Granville grads struff their stuff

By Krystle Morey


The front lawn of Granville High School was covered with family and friends to watch 105 members of the Class of 2012 walk across the stage Friday night, including two German exchange students, two college-bound juniors and Samuel McDermott who received his diploma from his father.

The sky was blue and the sun was hot after a cloudy day with showers.

“We were very lucky that the weather turned out,” said Superintendent Mark Bessen. Bessen narrated a popular theme of the soon to be alumni during their final moments as high school students, “Oh the places you will go.”

Bessen named specific students before saying, “Climb your mountain, you are on your way.”

Alicia Clark has come a long way from her aspirations listed in her sixth-grade yearbook at Mettawee Community School.

She grew from having goals of being a dictator to making her valedictory speech at the 126th Granville High School commencement ceremony. “We have found ourselves on a different course than we did six years ago,” she said. “We may not be preparing to be pro athletes or kings, but our futures are bright.”

“I plan on taking on the world head first,” said new alumna Shelby Morse who will be entering college as an undecided freshman at the University of Vermont.

Kathy Nelson, board of education president, stressed the importance of a good attitude in her graduation address. “Excellence is not a skill, it is an attitude,” she said.

“My only regret is having only one year with these students,” said Principal James Donnelly, who started the year as an interim principal but was later appointed permanently.

Having done his research, Donnelly concluded that the events and popularities from 1993, when many of the graduates were born, had helped in the shaping and definition of the Class of 2012; from beanie babies to Furbies and  from the election of Bill Clinton to the Dallas Cowboys beating the Buffalo Bills in the Super Bowl. These events combined with those throughout the students’ lives aided in the development of the class’ strong sense of community in Granville.

This community support was displayed at the Baccalaureate event Thursday night, when the class encouraged senior Brett Colvin to continue singing after an iPod malfunction. The students clapped rhythmically to help Colvin finish what he had started.

“The greatest thing I can say about the class is that they treat each other well. Donnelly said. “. . . and that is success.”

“We have made it,” said Salutatorian Stephanie Boutin. “. . . and we did it together.” Reflecting upon the good memories and the bad, Boutin echoed Donnelly’s recognition of the challenges facing high school students from homework to break-ups. More importantly, these events helped them achieve happiness and success in who they have become and who they will be in the future.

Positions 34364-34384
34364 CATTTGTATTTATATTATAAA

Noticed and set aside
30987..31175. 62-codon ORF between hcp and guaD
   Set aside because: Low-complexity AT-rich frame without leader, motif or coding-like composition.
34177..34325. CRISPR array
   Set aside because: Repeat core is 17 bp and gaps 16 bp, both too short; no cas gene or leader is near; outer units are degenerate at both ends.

The ceremony changed keys with Ethan Mack’s acoustic accompaniment of his classmates’ singing of “I Hope You Dance…” The students’ message was emulated in the first verse of the Sanders and Sillers song, “I hope you never lose your sense of wonder. I hope you still feel small when you stand beside the ocean; Whenever one door closes I hope one more opens. And when you get the choice to sit it out or dance; I hope you dance.”

The singing seemed to bring out the true emotion and realization of the crowd that the class was ready to dance among the rest of society outside the walls of Granville High School.

Class officers Taylor Davidson (president), Nicole Hunt (vice president), Darian Chapman (secretary) and Rachel Kristoff (treasurer) thanked parents and encouraging members of the district on their class’ behalf. Also recognized were advisors Samuel Frandino and Catharine Kilby for their “can-do attitudes” and graduation coordinators Laura Colombo and Sandra Weber who shared a celebratory high-five after the ceremony. “We made it through another one,” they said.

“Mrs. Colombo and I love being a part of graduation. Planning can be stressful at times but it is a lot of fun too,” Weber said. “Seeing the graduates and their families and friends celebrate this accomplishment is so awesome.”

Before the ceremony, Kristoff summed up the feelings of the class this way. “I’m excited, but I’m sad,” she said.

“It was bittersweet because the ceremony stood for all I had worked for and accomplished in high school,” added Davidson, the class president. “It also meant that I wasn’t going to be seeing my friends every day, but that I’ll be moving on with my life.”

The array of emotions was representatively plentiful amongst the crowd as well.

“I felt many emotions from joy and pride that Devin reached this milestone in his life to sadness in knowing that he is growing up and will be moving on to accomplish more milestones that I won’t be as much a part of,” said parent Kerri Thomas. “I wish contentment and success for Devin’s future; I hope that wherever life takes him he enjoys what he is doing and feels accomplished doing it.”

Parents, grandparents, aunts and uncles, brothers and sisters and friends arrived as much as an hour early to share in what will represent another memory for each member of the Class of 2012.

“I am so proud of what a wonderful young woman Courtney has become but I was a wreck because my little girl is growing up,” said parent Bert Dennison. “Whatever path she decides to go on I know she will be successful and she will always have our support.”



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